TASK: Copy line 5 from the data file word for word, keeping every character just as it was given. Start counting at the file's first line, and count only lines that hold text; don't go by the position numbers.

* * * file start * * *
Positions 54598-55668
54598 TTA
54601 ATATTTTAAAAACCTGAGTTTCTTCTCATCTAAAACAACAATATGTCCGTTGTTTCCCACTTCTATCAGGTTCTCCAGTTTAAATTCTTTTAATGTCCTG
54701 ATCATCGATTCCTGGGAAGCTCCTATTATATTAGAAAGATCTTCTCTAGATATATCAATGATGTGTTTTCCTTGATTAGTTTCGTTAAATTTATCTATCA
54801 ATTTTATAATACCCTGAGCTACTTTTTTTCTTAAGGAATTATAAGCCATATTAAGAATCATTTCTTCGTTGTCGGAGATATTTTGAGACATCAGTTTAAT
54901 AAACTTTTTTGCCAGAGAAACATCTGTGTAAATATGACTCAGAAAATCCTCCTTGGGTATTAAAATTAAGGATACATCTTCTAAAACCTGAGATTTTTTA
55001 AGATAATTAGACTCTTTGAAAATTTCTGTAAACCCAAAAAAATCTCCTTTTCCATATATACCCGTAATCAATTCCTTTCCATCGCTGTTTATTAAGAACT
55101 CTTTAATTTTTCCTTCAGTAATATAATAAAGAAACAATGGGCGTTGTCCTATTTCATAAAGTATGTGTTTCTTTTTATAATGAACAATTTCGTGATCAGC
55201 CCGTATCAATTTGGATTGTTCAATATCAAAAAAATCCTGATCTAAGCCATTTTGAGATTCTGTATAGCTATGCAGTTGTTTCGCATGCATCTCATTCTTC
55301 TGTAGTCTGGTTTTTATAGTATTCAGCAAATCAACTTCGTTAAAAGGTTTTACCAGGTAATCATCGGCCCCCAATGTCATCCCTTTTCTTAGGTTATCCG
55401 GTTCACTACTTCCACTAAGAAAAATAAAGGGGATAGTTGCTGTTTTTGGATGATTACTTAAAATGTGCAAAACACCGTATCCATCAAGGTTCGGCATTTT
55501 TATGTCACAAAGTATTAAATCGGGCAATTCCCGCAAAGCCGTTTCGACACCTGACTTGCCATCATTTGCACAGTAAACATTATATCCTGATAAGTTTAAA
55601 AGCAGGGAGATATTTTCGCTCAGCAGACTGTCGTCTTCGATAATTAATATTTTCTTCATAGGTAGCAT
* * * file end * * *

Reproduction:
54801 ATTTTATAATACCCTGAGCTACTTTTTTTCTTAAGGAATTATAAGCCATATTAAGAATCATTTCTTCGTTGTCGGAGATATTTTGAGACATCAGTTTAAT